Typically, Corps students live in barracks that are located on the upper parade ground, which is commonly referred to as “the UP.” These barracks are separated from the civilian dorms.

Major Justin LeFebvre, the NUCC commandant adjutant, makes the decisions for where the Corps students will live. He has been working at Norwich University for 15 years, however, this is his first year being in charge of the housing office. He has had his “eyes opened” and is aware of the many “challenges” that housing entails.

According to LeFebvre, there were multiple reasons as to why certain cadets were assigned to live in a classroom or lounge. If a student didn’t “complete housing forms, tell housing they were coming back, or were readmitted at the last moment,” there was no reserved space for them.

“If I don’t know they are coming back I can’t give them a bed on the UP,” LeFebvre said. [Read more…]

For foreign student-athletes, there are many challenges to overcome

International student-athletes at Norwich University encounter hardships with finances, fitting in, and leaving home, according to N.U. coaches and athletes.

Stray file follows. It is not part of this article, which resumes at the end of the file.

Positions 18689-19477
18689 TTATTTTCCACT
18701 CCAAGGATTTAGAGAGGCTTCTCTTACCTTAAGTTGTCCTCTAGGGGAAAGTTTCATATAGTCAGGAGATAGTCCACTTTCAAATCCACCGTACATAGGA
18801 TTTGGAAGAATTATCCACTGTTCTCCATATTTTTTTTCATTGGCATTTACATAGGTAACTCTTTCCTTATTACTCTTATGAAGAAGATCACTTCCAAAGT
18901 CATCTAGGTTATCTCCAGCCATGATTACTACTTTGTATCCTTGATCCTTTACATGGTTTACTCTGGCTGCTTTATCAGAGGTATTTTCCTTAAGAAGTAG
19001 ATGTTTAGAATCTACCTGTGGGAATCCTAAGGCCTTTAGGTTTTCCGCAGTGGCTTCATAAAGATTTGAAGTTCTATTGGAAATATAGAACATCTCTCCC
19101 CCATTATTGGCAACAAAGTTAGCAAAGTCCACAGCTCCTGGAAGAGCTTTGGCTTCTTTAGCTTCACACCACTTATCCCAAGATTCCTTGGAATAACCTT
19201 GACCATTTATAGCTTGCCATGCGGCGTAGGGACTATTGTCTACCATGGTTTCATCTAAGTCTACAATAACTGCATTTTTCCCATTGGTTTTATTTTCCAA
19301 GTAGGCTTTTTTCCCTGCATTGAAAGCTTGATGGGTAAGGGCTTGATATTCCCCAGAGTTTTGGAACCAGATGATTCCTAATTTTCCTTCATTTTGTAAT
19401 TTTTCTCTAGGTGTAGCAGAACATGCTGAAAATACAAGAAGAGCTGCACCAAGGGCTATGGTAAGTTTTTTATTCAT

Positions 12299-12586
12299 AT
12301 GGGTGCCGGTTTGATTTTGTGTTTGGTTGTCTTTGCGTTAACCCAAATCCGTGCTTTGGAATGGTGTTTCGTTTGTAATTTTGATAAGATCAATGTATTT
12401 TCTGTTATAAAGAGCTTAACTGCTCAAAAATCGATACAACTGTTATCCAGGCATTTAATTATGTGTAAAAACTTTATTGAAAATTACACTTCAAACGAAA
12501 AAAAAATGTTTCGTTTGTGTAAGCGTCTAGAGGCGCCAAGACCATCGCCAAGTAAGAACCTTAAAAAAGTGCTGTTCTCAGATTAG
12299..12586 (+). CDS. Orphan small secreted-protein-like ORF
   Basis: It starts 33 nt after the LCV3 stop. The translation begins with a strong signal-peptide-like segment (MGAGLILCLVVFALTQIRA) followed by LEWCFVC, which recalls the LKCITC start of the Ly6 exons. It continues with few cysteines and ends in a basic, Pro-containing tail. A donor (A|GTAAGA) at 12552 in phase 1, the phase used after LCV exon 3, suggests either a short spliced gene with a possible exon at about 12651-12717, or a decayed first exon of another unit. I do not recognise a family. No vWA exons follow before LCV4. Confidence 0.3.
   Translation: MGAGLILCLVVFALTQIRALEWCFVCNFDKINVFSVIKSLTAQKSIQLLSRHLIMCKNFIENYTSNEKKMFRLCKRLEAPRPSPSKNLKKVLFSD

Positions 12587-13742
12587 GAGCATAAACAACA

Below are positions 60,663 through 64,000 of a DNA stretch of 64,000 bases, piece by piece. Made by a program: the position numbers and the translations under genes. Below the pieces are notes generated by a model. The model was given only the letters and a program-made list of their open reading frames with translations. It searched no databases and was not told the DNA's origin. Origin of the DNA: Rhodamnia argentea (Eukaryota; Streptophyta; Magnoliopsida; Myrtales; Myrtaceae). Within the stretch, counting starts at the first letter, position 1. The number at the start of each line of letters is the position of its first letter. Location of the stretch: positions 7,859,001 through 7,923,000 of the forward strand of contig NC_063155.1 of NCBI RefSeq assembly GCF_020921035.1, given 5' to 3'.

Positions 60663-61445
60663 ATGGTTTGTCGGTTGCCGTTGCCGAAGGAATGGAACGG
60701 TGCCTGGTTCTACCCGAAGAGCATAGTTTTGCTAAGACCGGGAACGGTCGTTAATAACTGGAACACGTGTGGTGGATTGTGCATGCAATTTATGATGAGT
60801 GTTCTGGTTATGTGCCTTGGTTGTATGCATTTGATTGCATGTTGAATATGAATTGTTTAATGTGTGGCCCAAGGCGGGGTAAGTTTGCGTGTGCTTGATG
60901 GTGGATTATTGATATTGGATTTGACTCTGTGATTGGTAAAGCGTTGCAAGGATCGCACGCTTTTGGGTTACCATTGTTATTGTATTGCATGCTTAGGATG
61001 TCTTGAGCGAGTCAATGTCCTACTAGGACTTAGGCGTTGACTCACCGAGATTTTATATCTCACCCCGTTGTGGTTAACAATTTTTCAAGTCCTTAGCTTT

Attending college at Norwich is a “big time and financial commitment for the international student-athletes,” said Adam Pfeifer, Norwich’s head men’s soccer coach. However according to foreign students interviewed, the end product will be worth the all the financial, emotional, and lifestyle changes they are overcoming.

International student-athletes enrolling at Norwich is an increasingly popular trend during the past decade, according to NU coaches. Interviews offer a perspective on the challenges such athletes face and how they overcome them – and also how coaches are trying to adapt to their presence.

“In my 25 years here, having an international student has not occurred very often,” said Paul Booth, Norwich University’s head men’s basketball coach. “Over the last four or five years, we have had several kids that have enrolled from other destinations besides the United States.”